Thursday, November 24, 2011

Amazon Web Services evolution

While my friends in the US are enjoying their lovely Turkey/Thanksgiving dinner, I have made myself useful today and created an overview of a typical cloud stack evolution.  What better case study to use then Amazon Web Services?

Amazon Web Services evolution

Let's walk through the evolution step by step:
  • AWS started with the basic building blocks used by applications: compute (EC2), storage (S3) and network/communication (SQS).
  • Interestingly, the next step is really to enable monetizing the solution.  Amazon is of course already making money from the basic services.  However FPS (Flexible Payments) provide an incentive for 3rd parties to contribute machine images (AMI's) into the ecosystem, and make some money from them.  I believe this has been one of the motivating factors for companies with commercial solutions (think Oracle, IBM) to get on-board.
  • Climbing up the stack, an alternative data or storage service is added: Simple DB.  This a great alternative for S3 if you're not storing multi-megabyte files.
  • Elastic IP Addresses, Elastic Block Storage and CloudFront are added to optimize the current offerings.  Better accessibility from the Internet, more manageable storage mechanisms for host instances and optimized content serving.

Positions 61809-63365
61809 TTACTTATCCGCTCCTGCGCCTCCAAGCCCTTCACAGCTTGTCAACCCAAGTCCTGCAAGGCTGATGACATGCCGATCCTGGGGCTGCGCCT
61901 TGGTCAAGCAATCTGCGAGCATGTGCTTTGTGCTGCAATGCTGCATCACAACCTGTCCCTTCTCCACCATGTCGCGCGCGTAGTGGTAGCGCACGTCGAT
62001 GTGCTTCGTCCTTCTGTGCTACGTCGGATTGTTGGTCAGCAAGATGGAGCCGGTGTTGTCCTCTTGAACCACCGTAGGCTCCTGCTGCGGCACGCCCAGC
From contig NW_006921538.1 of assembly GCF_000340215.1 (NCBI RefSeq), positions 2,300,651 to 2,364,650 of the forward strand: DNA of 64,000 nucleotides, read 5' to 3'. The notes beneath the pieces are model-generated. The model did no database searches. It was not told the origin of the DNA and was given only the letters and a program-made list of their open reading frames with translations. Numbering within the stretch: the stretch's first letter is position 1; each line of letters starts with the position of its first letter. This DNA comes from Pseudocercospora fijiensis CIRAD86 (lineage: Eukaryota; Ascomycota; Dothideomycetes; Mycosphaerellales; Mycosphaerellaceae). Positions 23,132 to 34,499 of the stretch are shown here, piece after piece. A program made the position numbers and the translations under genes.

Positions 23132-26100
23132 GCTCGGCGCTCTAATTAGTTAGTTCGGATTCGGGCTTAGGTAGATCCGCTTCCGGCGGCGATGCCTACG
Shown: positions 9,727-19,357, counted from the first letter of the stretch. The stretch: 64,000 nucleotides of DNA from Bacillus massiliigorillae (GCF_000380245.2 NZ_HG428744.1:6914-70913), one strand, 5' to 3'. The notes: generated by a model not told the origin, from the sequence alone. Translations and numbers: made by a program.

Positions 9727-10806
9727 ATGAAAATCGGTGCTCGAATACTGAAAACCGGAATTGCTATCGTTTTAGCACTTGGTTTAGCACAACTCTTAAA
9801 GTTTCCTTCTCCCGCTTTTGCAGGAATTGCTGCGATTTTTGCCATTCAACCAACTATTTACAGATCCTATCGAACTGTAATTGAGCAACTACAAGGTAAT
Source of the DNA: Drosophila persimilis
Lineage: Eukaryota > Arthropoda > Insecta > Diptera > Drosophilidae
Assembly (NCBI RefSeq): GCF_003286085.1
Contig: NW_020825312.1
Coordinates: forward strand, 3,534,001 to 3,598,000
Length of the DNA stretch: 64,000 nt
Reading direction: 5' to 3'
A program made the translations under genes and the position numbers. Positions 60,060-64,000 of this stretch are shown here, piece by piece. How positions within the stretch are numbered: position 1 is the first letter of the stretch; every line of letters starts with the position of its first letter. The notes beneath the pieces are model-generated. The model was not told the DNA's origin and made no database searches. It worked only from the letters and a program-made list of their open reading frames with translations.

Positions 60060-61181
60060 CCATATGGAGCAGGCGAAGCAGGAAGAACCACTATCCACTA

• By this time, Google released its Google AppEngine (for python).  Developers with zero knowledge of infrastructure components can now quickly deploy applications ("in the cloud" ;-)
  • The next set of AWS services are really getting the environment ready to move into the PaaS arena: more automation and more dynamics.
    • CloudWatch provides insight into the infrastructure and allows us to take action based on metrics
    • Elastic Load Balancer integrates and automates the load balancing process, which  developers previously had to run within a virtual machine (using Apache/Nginx/..)
    • Auto Scaling allows for auto-provisioning of components based on certain metrics.
  • Next up is a service I'm sure lots of enterprises had been asking for: Virtual Private Cloud.  This will allow you to hook up your private data center with AWS services, effectively creating a hybrid infrastructure
  • Relational database services get added
  • A major step towards a complete application platform is CloudFormation.  It's now possible to define an entire application environment and have it be automatically provisioned as one logical service
  • DNS services are added through Route 53, which provides a convenient way to manage domain names and how they're mapped to IP addresses (or applications)
  • That last feature can almost be considered the last mile before we can get to BeanStalk. With BeanStalk developers can literally provide a deployment unit and the service will spit out a URL at which your application is available. There's of course a huge amount of magic happening behind the scenes.

I took Amazon 5 year to deliver PaaS, and they've been leading the way for most of that time.  So I cringe when I hear people talk about PaaS as if it's something that can be unboxed, installed and be done with it.